the gospels

Most of the details of life and Ministry of Jesus Christ are contained in the four Gospels: Luke, Mathew, Mark, and John. Gospel is English equivalent of Greek word, ‘evangelion’ that has the meaning,’ good news.’

There were many gospels written in the 1st and 2nd CE; each was regarded as accurate by various early Christian groups. Among them, four (Mathew, Mark, Luke, and John) came to be accepted by early orthodox Christian movements as written with inspiration from God. These four gospels were accepted as official canon during the 4th century C.E. Today, they are found in all Bibles.

Luke, Mathew and Mark are called as the ‘synoptic gospels.’ Synoptic is a word that means in Greek, “having a common view.” There are major differences in John from the synoptic gospels in terms of content, theme, order of events, style and time duration. John’s gospel has only 8% content common with the Synoptic Gospels. It was very popular with Gnostic Christians but rejected by certain early Christian movements. However, it was at last accepted as official canon. Today, it is a favourite with conservatives and unpopular with liberals.

Some major differences between John and the Synoptics Gospels are:

  • The omission of material: John’s gospel omits certain important elements found in Synoptic gospels like Jesus’ transfiguration, Jesus’ temptation, and the Lord’s Supper.
  • The inclusion of material not cited in Synoptics: A lot of material is found in John that is not found in the Synoptics. Accounts of Jesus’ visits to Jerusalem before the Passion Week are exclusive to the Gospel of John.
  • The Length of the Ministry of Jesus: As per John, the Public Ministry of Jesus was of 3 to 4 years. In this period, Jesus is said to travel from Galilee to Jerusalem. In Synoptics, Jesus travels to Jerusalem only for a once and for all time and his ministry was for one year.
  • Literary style: The Synoptics have a descriptive style. The authors are reporting whatever they saw during their lifetime. John’s gospel is written from the view of a third person and is considered as a ‘reflective’ account. John distances himself from his account with great care. He was surely a witness of the life of Jesus but looks back at the events, at a temporal distance. He tries to provide a unique perspective to the events.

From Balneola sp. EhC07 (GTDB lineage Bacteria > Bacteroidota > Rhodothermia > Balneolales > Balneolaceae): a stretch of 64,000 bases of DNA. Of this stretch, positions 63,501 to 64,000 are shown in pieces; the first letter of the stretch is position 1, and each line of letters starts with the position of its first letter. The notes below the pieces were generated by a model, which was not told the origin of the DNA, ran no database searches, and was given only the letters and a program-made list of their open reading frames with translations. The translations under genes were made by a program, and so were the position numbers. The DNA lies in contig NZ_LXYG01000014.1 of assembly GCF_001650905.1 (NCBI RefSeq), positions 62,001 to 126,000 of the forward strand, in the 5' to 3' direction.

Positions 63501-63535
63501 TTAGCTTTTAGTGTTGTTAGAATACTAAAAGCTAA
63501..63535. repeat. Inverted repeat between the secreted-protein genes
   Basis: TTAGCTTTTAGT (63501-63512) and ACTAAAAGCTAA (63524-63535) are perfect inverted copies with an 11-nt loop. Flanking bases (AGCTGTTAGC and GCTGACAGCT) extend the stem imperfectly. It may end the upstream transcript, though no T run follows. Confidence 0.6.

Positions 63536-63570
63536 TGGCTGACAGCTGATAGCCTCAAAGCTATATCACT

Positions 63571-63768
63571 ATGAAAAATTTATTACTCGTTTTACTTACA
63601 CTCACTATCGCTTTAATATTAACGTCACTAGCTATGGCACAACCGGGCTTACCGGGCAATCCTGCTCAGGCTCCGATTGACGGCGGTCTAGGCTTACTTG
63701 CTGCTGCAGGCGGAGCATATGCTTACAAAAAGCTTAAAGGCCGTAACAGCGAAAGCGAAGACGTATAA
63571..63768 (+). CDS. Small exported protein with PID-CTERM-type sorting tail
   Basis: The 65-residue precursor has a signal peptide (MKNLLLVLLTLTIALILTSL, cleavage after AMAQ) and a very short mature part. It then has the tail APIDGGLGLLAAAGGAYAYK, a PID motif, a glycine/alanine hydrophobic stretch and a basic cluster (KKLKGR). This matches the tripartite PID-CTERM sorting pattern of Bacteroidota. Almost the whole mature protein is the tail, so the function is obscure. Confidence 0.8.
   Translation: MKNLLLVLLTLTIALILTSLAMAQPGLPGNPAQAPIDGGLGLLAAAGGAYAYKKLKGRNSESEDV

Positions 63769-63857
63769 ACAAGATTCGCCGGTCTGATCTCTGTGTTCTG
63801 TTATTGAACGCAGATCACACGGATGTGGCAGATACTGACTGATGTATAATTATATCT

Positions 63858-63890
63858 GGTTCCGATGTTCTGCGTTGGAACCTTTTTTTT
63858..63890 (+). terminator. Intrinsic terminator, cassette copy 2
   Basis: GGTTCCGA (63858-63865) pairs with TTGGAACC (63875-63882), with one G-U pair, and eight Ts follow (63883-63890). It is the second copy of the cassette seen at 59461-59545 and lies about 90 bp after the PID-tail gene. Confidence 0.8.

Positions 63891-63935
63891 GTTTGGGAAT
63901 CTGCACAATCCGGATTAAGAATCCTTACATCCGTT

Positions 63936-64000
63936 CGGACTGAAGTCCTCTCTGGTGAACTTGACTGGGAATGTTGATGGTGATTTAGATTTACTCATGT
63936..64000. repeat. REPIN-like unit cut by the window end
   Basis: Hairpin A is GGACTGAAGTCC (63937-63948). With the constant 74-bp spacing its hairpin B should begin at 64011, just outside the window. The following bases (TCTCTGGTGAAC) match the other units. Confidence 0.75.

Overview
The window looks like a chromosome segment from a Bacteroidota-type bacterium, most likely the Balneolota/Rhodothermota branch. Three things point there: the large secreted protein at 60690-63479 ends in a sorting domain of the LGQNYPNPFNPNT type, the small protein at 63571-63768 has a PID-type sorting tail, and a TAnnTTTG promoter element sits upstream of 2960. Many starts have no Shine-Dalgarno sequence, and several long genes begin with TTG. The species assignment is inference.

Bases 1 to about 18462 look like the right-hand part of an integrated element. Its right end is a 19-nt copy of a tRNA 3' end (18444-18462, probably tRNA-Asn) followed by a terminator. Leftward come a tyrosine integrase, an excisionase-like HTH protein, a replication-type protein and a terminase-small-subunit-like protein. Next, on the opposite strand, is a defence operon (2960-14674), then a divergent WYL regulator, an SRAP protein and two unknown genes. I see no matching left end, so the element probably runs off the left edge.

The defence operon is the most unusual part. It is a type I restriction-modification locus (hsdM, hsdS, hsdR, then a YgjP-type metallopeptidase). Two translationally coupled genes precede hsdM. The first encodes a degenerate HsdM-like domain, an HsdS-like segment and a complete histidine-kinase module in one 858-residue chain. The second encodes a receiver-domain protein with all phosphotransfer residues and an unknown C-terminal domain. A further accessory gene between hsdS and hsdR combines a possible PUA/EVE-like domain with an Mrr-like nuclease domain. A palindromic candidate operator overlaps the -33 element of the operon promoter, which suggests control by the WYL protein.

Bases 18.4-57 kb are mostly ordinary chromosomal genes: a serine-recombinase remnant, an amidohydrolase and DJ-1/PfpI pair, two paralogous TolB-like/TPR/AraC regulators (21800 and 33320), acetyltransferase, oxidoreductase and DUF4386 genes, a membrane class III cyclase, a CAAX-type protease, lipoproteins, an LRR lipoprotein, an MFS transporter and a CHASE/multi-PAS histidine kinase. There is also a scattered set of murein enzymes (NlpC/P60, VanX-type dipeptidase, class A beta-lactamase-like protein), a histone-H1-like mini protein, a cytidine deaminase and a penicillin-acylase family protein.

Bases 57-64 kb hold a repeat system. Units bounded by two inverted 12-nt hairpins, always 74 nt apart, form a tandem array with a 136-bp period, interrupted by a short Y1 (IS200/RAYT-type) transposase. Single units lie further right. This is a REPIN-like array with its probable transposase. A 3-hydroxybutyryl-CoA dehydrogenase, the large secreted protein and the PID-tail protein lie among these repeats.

• Less proverbial sayings and more dialogues and discourses: John presents his gospel in the form of discourses and dialogues than pithy and proverbial sayings found in the Synoptics. For instance, the ‘meeting with the Samaritan woman’ (John 4) and the ‘Farewell Discourse’ (John 13-17).
  • Use of double meaning and symbolism: John makes use of such literary techniques while the Synoptics do not. Dualistic terms like light/ dark, truth/ falseness, life/death, above/ below, etc. are abundant in John.
  • Misunderstood statement: This is a literary technique used by John. For instance, there is the story of the Samaritan woman who misunderstood ‘living water’ offered by Jesus as drinkable water.
  • Actual word versus paraphrased words: The long discussions of Jesus in John are not in his exact words but a faithful summary and a meaningful paraphrase of his exact words.
  • Eternal life versus the Kingdom of God: The term Kingdom of God is common in Synoptics but rare in John. The concept of ‘eternal life’ in John is closer to letters of Paul than to the synoptic gospels.

Here are some concrete differences between Gospel of John and the Synoptics;

  • The event described first in the Synoptics is the birth of Jesus (baptism in Mark) while Gospel of John refers to the Creation.
  • Authors of synoptic are Luke, Mark, apostle Mathew and co –workers of Paul. John’s gospel is written by Apostle John.
  • Virgin birth of Jesus: It is mentioned in Luke and Mathew. John is regarded by some to deny this.
  • Jesus referred to as “Son of God”: In the Synoptics, this is done from the time of his baptism and birth. In John, this reference is done from the moment of creation.
  • Reference to Jesus: In the Synoptics, there is a stress on the humanity of Jesus. In John, there is a stress on the deity or divinity of Jesus.
  • In the Synoptics, there is a reference to the baptism of Jesus, but it is not mentioned in John.
  • Style of the preaching of Jesus in the Synoptic is in ‘one liners’ or parables but in John, it is in long discourses.
  • Jesus teaches like a mystic or philosopher in John while he is a sage in the Synoptics.
  • Exorcising of evil spirits is a main activity of Jesus in the Synoptics but is not mentioned in John.
  • In the Synoptics, the main theme of the teaching of Christ is the Kingdom of God. In John, the central focus is Jesus himself and Kingdom of God is a background theme.
  • In the Synoptics, the theology of Jesus was similar to the liberal Judaism of 1st century CE. John’s Gospel does not include tenets of Judaism and is, in fact, opposed to them.
  • Close association with poor and suffering was central to Ministry of Jesus in the Synoptic bible. It is not mentioned much in the Gospel of John.
  • In the Synoptics, there is a reference to Jewish scribes or teachers around 26 times, who are hostile to the teachings of Jesus. There are no references to scribes in John’s gospel.
  • In Synoptic Gospels, Jesus performs many exorcisms, healings, and ‘natural miracles.’ In John, miracles of Jesus are few and are all ‘natural miracles’.
  • In Synoptic Gospels, references to Jesus to himself are rare. In John, such references are the focus of the gospel with many, ‘I am statements’.
  • In Synoptic gospels, criteria of personal salvation are good works like helping the poor and needy. In John, it is a belief that Jesus is the Son of God.
  • In the Synoptics, the main location of Ministry of Jesus is primarily Galilee. In John, it is mainly Judea near Jerusalem.

These are some of the differences between Gospel of John and the Synoptic Gospels.